The scoring extravaganza lost steam the next three weeks, a stretch that included narrow wins over Weber State (23-13) and Portland State (29-22) and a loss at Cal Poly. Against PSU, the fortunes of MSU’s season changed. On a game-sealing touchdown, Prukop dove into the end-zone and suffered a knee injury. It turned out to be a torn PCL that would cost him starts against Idaho State (a 44-39 MSU win) and Montana (a 34-7 loss). He returned against South Dakota State for a first-round playoff game but looked like a shell of himself in a 47-40 loss.
Despite the surprising and sometimes dominant performance by Montana State in 2014, the season ended in disappointment. It’s yet another motivational thorn in Prukop’s side.
“The way last year ended is a huge motivator and I’m a firm believe that in life, everything happens for a reason, there’s a bigger plan and we are not in control of everything,” Prukop said. “I trust that. I believe in what I can do. I can’t worry about the injury or how the season ended even though I think about it constantly. I can only work on the next chapter.”
On the first day of spring practices this year, Prukop carried himself as an alpha dog rather than a player competing for a starting position. He had a new crispness to his swagger and an elevated sense of maturity in his ability to lead his peers.
“He’s just scraping his potential,” said MSU senior wide receiver Mitch Griebel, a team captain alongside Prukop. “He’s grown as a leader. He came in as kind of forcing himself to lead. Now it’s becoming more natural. It’s hard to get everyone behind you when you first come here. Now he has everyone behind him because he’s proven himself.”
On the first day of spring ball, Prukop made a proclamation of his intentions for his junior season. He said, “Last spring, I was battling three guys here for the quarterback job. Now I’m in a battle to become the best quarterback in the nation.” Despite his affirmed status as a star already — he earned preseason All-Big Sky and All-America honors — he’s put in off-season work reminiscent of when he was trying to dig himself out of the No. 3 hole.
“The one thing I love about Dakota is he never stopped his quest to improve once he got the job,” Ash said. “Some guys work hard to get the job and then they are satisfied. He wasn’t satisfied just to earn the job. That was the starting point for him instead of the finish line. Once he won the job, he wanted to be the best quarterback he could be, the best quarterback in the conference, the best quarterback in the country.”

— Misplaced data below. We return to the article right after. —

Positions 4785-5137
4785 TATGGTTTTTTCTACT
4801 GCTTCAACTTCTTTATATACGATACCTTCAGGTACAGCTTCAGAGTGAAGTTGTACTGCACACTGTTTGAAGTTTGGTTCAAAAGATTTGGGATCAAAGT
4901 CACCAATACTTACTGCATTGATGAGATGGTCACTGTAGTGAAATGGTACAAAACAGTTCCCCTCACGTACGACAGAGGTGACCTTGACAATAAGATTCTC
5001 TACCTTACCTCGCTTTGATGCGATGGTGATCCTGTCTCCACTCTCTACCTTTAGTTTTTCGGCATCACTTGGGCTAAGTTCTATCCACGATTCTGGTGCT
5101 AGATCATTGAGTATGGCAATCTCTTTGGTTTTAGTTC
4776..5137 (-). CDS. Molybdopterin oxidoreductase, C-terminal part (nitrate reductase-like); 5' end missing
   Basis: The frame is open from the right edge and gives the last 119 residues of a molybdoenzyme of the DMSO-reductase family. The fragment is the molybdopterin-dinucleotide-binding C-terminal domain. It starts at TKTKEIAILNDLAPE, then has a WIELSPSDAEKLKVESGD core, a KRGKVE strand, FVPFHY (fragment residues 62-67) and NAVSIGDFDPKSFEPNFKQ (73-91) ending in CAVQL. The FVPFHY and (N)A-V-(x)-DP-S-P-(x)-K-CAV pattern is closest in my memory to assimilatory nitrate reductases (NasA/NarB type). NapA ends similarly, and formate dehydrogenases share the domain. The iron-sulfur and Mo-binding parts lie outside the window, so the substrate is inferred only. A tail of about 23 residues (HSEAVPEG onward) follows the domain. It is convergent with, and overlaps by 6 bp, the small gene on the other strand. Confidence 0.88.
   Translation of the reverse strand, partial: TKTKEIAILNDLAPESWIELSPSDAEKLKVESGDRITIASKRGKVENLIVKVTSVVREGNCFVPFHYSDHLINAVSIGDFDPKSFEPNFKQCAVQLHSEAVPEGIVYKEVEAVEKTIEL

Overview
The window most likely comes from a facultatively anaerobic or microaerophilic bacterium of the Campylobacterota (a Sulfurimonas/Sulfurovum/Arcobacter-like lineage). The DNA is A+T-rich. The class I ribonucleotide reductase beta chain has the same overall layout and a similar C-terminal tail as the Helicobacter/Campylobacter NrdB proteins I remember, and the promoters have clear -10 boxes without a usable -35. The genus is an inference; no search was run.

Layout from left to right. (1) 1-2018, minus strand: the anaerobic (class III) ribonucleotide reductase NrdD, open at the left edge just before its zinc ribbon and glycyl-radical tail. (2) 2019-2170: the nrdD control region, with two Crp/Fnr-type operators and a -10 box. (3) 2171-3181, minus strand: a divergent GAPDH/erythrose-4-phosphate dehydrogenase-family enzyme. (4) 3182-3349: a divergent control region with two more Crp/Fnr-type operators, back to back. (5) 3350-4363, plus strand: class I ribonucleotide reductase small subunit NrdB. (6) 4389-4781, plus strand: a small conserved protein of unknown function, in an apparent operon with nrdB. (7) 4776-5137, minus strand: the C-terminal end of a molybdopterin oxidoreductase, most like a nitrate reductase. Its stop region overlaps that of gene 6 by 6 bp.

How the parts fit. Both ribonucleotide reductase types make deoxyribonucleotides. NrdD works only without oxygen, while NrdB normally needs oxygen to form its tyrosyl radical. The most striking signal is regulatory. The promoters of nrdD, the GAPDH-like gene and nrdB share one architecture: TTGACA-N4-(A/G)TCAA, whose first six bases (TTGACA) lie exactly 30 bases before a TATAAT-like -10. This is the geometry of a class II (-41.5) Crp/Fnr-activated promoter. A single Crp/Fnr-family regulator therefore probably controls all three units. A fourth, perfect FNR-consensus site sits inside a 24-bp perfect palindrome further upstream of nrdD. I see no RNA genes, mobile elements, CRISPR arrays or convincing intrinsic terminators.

Cramsey calls Prukop “the quarterback I’ve been searching for since I became an OC.” The brash East Coaster spent most of his career at New Hampshire first learning under Chip Kelly, now the head coach of the Philadelphia Eagles who first gained fame at Oregon. Cramsey spent one season at Florida International and he almost landed Nick Marshall, the triple option wizard who helped Auburn to the national title game two years ago. He said Prukop is an even better fit for his offense.
“He has the tools to be one of the best,” Cramsey said. “He can throw it, he can run it and he has the weapons around him to help him. He’s got an experienced offensive line to help him. Everything is on the table for him. This game of football, you are preparing 354 days for 11. He’s got 11 chances to do the job.”
The cohesive relationship Cramsey and Prukop have developed cannot be understated. The mentor knows exactly how to motivate his pupil in an effort to maximize his talents. Their personality similarities are striking and also help aid in a unique and important relationship.
As the old adage goes, you’ve already lost a fight before it begins unless you have unwavering confidence in your ability to remain untouched. It’s become a way of being for Montana State’s gunslinger and the man behind the scenes helping guide a special talent he believes could be the best in the country.
“A lot of people don’t understand this and it’s hard to say it but arrogance isn’t a bad thing,” Prukop said. “Cockiness is a bad thing. We stay away from that. But arrogance may not be a bad thing. In order to be the best, you have to believe you are the best. When Coach Cramsey steps on the field every Saturday, he believes down to the bone that he is the best offensive coordinator in the nation. It’s feeding over to our offense because I believe we have to best offense in the nation. And I believe I can lead this team better than anyone in the nation. Now we have to prove it.”
photos by Brooks Nuanez. All Rights Reserved.